What you should also know about American Spaces is that they are not only in big cities like Tokyo. Among the most exciting centers I saw was in Fukuoka. Often we reach deep into cities and towns where no U.S. Government facility exists.
Sometimes we are in the middle of a crowded capital like in New Delhi which has two floors of meeting space for English classrooms, for screening American films, and for talking. I met there with young people to discuss issues that affect both our countries, including the difficult and controversial subject of rape – a topic some of them find hard to discuss at home. And I got to answer questions and address misperceptions about the United States.
In countries where there is a critical security element, the American Space offers a forward-deployed and non-military way in which we can engage people. In certain cities in Afghanistan, for example, the American Space is the only place that parents will allow their daughters to go–other than school.
We offer them a haven in which they can feel safe to find out about anything they want – whether it’s information about the feminist movement, life in Muslim communities in America, or an Oscar winning movie. This is where they can dare to dream.
How many of these American Spaces do you think we have around the world? How about 853 American Spaces in 169 countries - in neighborhoods, schools, and cultural institutions in all shapes and sizes?
What makes these spaces so important to us, as Americans, is that they enable us to reach people and to engage in dialogue so that we can listen to others and share our own story and narrative.
In some parts of the world – there is misinformation, distrust, and hatred. Those voices find fertile ground where there is a lack of economic opportunity. But when we provide opportunity to engage, we empower people – including girls, women, and religious and ethnic minorities – who are often denied the right to speak and live freely.
We’ve seen the power of young people as they fought for democracy in the public squares of Tunis and Cairo, using tools of social media to bring down repressive regimes in strategic ways – and to include democratic supporters all over the region and the world. We see both the positive and the negative paths that people take.
In Pakistan, we saw what happened to a young woman – Malala Yousafzai – who demanded the right for girls to have education. And how she has become a rallying cry for education and equality.
If we want to turn the tide in our favor, we have to weigh the costs and consequences of inaction against the costs and benefits of participation.
If we don’t engage with critical audiences, we will lose the chance to explain our values and our policies and leave that role instead to undesirable voices. We will risk losing many young people to the influence of extremists and syndicates.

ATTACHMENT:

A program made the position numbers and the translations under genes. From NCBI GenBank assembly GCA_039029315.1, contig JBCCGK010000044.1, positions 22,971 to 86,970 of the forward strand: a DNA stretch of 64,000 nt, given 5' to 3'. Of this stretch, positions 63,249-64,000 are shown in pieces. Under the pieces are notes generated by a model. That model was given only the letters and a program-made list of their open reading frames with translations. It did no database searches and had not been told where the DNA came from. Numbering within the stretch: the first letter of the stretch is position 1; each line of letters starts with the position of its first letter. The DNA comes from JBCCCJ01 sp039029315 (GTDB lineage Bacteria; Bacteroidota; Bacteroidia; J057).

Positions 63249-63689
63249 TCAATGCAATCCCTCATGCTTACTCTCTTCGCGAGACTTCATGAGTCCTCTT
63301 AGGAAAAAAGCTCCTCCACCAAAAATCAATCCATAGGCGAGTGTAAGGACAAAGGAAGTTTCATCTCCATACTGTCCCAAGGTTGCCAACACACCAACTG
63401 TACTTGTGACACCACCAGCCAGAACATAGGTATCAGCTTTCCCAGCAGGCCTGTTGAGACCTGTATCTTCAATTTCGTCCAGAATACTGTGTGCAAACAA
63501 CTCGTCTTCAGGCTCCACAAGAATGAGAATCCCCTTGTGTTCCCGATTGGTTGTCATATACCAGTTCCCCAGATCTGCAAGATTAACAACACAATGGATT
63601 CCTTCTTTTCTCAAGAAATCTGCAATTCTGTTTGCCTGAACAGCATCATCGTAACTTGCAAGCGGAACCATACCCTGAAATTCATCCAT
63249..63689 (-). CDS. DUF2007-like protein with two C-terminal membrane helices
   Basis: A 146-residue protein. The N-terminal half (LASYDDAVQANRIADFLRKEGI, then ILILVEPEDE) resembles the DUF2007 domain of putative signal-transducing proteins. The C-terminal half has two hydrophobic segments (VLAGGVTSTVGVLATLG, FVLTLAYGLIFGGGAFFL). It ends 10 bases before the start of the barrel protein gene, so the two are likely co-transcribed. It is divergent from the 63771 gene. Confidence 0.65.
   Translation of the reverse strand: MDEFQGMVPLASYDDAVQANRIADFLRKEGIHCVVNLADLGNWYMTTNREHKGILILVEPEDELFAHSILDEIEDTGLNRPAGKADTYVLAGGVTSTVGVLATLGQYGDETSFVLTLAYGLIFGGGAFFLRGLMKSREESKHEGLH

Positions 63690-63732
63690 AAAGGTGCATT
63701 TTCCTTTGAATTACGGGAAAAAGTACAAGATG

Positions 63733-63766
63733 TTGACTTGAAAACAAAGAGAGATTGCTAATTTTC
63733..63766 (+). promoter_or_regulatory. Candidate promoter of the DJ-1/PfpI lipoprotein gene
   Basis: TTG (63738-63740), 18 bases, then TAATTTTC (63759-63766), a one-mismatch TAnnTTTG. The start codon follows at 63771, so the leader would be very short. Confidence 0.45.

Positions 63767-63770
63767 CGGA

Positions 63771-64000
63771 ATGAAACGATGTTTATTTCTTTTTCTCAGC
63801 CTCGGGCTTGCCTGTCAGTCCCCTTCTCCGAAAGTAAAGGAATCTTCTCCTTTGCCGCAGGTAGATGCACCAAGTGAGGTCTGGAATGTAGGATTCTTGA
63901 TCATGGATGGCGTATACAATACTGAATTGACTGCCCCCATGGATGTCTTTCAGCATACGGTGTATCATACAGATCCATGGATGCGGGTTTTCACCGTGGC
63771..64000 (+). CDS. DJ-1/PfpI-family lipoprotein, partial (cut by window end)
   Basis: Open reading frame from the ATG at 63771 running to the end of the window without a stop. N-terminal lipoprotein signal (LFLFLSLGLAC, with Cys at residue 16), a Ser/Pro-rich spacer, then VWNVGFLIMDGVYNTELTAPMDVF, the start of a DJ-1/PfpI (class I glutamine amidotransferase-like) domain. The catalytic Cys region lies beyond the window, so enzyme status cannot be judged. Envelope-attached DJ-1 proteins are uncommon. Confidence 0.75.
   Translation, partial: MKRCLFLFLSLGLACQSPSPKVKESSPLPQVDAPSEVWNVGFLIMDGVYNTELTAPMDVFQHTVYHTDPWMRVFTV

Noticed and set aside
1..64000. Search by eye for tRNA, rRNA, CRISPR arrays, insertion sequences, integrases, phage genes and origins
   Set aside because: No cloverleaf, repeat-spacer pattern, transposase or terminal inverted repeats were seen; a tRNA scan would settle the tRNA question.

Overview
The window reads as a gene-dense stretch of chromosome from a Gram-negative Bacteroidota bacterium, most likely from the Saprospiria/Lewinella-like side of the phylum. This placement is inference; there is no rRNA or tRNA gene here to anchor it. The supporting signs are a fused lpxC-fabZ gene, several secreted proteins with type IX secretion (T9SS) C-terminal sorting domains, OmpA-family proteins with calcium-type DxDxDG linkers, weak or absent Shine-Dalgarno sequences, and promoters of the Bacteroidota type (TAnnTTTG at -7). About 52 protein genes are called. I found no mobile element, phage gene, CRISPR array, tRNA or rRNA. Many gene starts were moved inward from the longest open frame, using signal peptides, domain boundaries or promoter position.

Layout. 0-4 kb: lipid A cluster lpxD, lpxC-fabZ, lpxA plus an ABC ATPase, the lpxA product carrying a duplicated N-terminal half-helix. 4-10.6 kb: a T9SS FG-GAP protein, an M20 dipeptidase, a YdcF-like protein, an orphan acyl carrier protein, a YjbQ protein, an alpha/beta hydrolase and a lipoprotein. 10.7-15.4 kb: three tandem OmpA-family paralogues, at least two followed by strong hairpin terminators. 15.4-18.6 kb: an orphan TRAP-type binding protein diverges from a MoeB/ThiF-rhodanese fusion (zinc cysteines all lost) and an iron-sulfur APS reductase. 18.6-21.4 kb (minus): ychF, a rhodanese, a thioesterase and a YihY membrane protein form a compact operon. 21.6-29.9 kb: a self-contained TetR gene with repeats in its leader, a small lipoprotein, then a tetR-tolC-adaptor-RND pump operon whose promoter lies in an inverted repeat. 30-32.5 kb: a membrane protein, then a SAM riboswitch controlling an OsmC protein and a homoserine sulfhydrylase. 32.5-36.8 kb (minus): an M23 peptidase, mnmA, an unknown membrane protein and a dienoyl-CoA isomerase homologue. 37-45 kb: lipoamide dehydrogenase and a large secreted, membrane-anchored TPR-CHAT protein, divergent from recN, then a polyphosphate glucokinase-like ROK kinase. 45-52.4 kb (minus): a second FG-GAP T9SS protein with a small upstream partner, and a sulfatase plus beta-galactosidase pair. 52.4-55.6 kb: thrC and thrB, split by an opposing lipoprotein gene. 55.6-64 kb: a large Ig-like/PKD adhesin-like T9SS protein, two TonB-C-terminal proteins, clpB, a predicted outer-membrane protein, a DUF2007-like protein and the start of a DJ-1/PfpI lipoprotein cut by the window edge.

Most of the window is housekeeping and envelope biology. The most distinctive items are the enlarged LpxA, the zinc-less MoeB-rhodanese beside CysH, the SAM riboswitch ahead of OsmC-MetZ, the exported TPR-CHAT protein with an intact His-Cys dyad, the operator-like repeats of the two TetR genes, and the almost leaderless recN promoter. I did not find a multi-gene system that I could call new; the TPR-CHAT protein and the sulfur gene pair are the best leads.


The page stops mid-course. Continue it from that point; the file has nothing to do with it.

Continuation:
But if we do engage, we can nurture and enlist generations of emerging leaders and potential economic and global partners who are more likely to embrace democratic principles, demand freedom and work with us to generate productive change in the world.
In this time of budget uncertainty and scrutiny over government spending, I want to underscore the strong return on investment that these American Spaces give us.
The majority of our spaces are partnerships – (those American Corners I mentioned) – that give an ambassador or other embassy staff a platform to reach out and engage their key foreign audiences in places where we can't afford to have an embassy or consulate.
For a start-up investment of about $25,000, we get a permanent presence on the ground. The ambassador can engage local officials, students, and civil society. The Commercial Counselor can meet with business leaders outside a capital. And our public affairs staff can advise students how to apply to U.S. universities.
American Corners also demonstrate to the local population that the United States is committed to a strong, lasting relationship with their country.
As Americans, we also need to remember 95 percent of the world’s customers live beyond our borders. By creating networks of goodwill, and empowering emerging leaders, we improve the possibilities of more productive economies abroad – and that brings opportunity for trade, for foreign investments, for global partnerships of all kinds, and for our citizens to participate in the global economy.
We also improve the chances of creating countries predisposed to peace and minimize the chances of our young men and women having to lose their lives in conflicts abroad.
Let me share another number with you – the smallest number there is. Does anyone here know the percentage of the entire federal budget that we spend on foreign policy? It is one percent. That’s not just for our diplomatic operations around the world, it includes foreign aid. And our spending on public diplomacy is just a drop in that bucket.
When we consider that foreign students who study in our colleges and universities bring in $22.7 billion to the U.S. economy – yes, $22.7 billion – we must surely conclude that public diplomacy is a pretty smart investment.
There are so many great stories to tell about the impact we are having around the world:
But sometimes showing is better than telling. So, to close this speech, I asked my staff to put together a quick montage of some of the many images of American Spaces. This was a bit of a last minute request so excuse the less than Oscar winning quality but I hope it gives you a visual sense of the vibrancy and power of what these spaces can bring to ordinary people.
Thank you. And I look forward to your questions.